I smell you: a super-lure for stoats Dr Patrick Garvey, Manaaki Whenua and Associate Professor James Russell, University of Auckland
Most mammals have a highly developed sense of smell. In the pest control industry trappers exploit this reliance on scent to catch pests. However, food lures degrade quickly and must be replenished frequently to remain attractive so BioHeritage Challenge researchers are seeking to discover new ‘super lures’ to improve the success of pest control. Stoats are the focal predator of the research.
The team conducted pen and field experiments to explore the potential of ferret odour to increase the capture rates of stoats. Stoats are attracted to predator pheromones, particularly to the scent of ferrets. Adding ferret odour to field monitoring sites increased stoat detections three-fold. The next stage is to isolate the chemicals within ferret odour. By creating an artificial copy of the scent, the longevity of the lure can be extended and sufficient quantities produced for predator control sites around the country.
Ferret odour is already used for predator monitoring in the Cape to City programme, one of the largest operations in New Zealand and a flagship site for the BioHeritage Challenge.
PM Garvey, AS Glen, MN Clout, SV Wyse, M Nichols, RP Pech 2017. Exploiting interspecific olfactory communication to monitor predators. Ecological Applications 27: 389−402.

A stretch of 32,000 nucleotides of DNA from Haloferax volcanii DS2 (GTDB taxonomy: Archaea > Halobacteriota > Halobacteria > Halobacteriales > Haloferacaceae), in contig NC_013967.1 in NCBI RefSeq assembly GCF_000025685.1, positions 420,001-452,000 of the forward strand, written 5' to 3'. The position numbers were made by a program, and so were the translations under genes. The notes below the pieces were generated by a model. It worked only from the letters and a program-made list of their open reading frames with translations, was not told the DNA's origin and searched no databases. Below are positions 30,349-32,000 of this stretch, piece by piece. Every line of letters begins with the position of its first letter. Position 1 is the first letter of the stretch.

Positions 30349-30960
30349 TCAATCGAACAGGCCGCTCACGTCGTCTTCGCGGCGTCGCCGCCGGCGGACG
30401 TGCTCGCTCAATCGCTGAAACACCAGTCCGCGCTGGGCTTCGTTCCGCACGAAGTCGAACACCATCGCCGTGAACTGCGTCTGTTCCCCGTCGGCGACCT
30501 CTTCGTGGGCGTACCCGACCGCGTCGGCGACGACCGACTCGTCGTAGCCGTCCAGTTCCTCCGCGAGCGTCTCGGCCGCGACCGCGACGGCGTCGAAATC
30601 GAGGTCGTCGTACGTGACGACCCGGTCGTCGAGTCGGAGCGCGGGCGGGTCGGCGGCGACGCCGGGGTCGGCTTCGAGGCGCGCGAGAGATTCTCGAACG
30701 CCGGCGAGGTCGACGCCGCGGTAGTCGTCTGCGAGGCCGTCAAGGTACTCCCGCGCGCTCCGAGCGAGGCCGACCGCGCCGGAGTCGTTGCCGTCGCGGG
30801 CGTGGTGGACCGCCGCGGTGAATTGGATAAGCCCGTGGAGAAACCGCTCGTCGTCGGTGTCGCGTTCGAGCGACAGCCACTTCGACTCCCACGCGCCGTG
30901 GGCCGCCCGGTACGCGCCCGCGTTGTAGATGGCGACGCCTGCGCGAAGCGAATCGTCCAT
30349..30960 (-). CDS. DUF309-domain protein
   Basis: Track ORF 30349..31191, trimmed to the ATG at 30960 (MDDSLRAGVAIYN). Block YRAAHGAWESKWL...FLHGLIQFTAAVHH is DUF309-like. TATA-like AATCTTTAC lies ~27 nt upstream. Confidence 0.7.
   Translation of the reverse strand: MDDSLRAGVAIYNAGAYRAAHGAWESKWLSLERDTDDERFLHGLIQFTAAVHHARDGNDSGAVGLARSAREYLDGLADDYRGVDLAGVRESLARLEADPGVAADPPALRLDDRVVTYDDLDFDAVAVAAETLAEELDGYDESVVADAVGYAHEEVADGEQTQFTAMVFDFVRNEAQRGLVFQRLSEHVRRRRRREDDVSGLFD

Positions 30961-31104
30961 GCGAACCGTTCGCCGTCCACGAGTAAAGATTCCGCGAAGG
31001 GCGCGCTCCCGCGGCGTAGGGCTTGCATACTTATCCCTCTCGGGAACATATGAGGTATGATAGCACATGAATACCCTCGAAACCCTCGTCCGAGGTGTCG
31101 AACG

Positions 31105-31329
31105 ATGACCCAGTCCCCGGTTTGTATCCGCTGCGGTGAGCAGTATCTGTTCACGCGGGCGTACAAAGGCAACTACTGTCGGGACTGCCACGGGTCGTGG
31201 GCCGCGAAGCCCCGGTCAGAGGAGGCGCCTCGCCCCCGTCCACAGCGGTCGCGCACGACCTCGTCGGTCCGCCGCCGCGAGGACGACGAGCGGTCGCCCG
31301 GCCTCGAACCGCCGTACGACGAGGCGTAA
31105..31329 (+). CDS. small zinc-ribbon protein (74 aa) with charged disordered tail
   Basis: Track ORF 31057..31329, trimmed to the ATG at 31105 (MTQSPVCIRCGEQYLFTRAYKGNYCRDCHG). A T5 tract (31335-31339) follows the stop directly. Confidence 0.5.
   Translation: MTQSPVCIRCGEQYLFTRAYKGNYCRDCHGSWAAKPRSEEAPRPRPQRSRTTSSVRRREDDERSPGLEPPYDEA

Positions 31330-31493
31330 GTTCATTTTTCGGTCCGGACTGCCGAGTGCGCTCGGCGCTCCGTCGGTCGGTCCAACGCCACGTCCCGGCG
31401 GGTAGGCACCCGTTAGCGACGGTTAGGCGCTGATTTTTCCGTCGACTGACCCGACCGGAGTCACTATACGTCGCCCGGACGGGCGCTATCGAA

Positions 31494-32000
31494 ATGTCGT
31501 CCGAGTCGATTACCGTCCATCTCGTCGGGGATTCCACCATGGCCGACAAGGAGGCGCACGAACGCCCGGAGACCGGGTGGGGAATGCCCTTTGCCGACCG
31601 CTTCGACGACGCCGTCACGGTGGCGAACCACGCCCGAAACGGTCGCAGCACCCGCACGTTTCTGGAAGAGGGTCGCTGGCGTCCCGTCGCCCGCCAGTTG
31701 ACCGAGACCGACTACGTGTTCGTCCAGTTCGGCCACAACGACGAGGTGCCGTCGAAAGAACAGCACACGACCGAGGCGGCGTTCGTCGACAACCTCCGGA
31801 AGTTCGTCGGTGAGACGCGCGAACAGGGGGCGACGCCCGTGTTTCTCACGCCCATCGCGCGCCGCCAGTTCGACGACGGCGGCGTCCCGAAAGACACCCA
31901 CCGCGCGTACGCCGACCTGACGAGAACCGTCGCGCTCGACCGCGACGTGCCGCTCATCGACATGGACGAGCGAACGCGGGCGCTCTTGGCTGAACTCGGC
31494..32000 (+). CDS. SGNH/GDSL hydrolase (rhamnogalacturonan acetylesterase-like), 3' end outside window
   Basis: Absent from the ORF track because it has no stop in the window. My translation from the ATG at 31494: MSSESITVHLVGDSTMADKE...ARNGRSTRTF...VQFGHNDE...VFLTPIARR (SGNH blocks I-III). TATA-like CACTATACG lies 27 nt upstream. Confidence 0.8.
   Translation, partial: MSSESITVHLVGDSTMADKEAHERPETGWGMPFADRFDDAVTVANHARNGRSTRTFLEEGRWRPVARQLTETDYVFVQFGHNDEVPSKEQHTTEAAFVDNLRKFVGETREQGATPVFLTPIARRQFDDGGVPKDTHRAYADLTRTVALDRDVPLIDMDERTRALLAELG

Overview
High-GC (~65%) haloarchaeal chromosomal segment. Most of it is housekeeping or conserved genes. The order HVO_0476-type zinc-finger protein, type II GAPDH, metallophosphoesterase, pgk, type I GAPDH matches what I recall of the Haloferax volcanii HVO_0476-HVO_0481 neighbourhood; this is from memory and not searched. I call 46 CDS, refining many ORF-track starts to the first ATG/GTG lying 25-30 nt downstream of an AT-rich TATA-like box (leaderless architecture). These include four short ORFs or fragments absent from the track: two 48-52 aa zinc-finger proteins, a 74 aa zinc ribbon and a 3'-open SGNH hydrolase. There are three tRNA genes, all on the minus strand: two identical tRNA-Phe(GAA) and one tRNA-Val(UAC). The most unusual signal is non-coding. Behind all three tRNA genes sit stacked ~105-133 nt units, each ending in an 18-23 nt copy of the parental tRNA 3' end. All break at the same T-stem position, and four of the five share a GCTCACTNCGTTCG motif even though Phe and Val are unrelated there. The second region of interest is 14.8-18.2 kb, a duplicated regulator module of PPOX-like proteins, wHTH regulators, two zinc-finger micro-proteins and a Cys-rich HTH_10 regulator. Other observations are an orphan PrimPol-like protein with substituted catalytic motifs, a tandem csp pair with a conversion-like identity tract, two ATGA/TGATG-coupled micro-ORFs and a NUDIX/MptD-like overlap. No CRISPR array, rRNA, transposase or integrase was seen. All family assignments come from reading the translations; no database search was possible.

Is killing animals for conservation acceptable? How can we incorporate a Māori world view into pest management? How will society view new technologies for pest control? How might these attitudes change over the next 20 years? These and many other questions are being debated by a bioethics panel that has been convened by James Russell and Emily Parke (University of Auckland) as part of the Novel predator control technologies project.
The panel brings together 12 leading academics and industry and community experts to horizon-scan social, cultural and ethical issues around the implementation of high-tech solutions to pest control. Membership is diverse (gender and culture) and includes experience in philosophy, law, psychology, marketing, ecology, genetics, hunting and stewardship. The panel’s first meeting was reported in Science magazine.
A science strategy for Predator-Free 2050 Ltd
Predator-Free New Zealand is an ambitious programme launched by the Government in July 2016 to rid New Zealand of our most damaging introduced predators – possums, rats and stoats – by 2050. The aim is to protect threatened native species and benefit regional economies through primary industries and tourism.
Under the umbrella of the BioHeritage Challenge, scientists from a range of organisations in New Zealand and Australia, led by Dr Dan Tompkins, developed a science strategy for PF2050 Limited’s 2025 interim goal: a ‘breakthrough science solution capable of removing one small mammal predator’.
Sir Rob Fenwick - Vision for a Predator Free New Zealand 2050
Key points from Sir Rob's speech (4.08 mins).
Extended coverage of Sir Rob's speech (13.26 mins).
Moving any new control measures from the lab to the landscape will be as much of a social…
The development of new super lures, where attraction is provoked by hard-wired competitive and predator-assessment behaviour, could provide…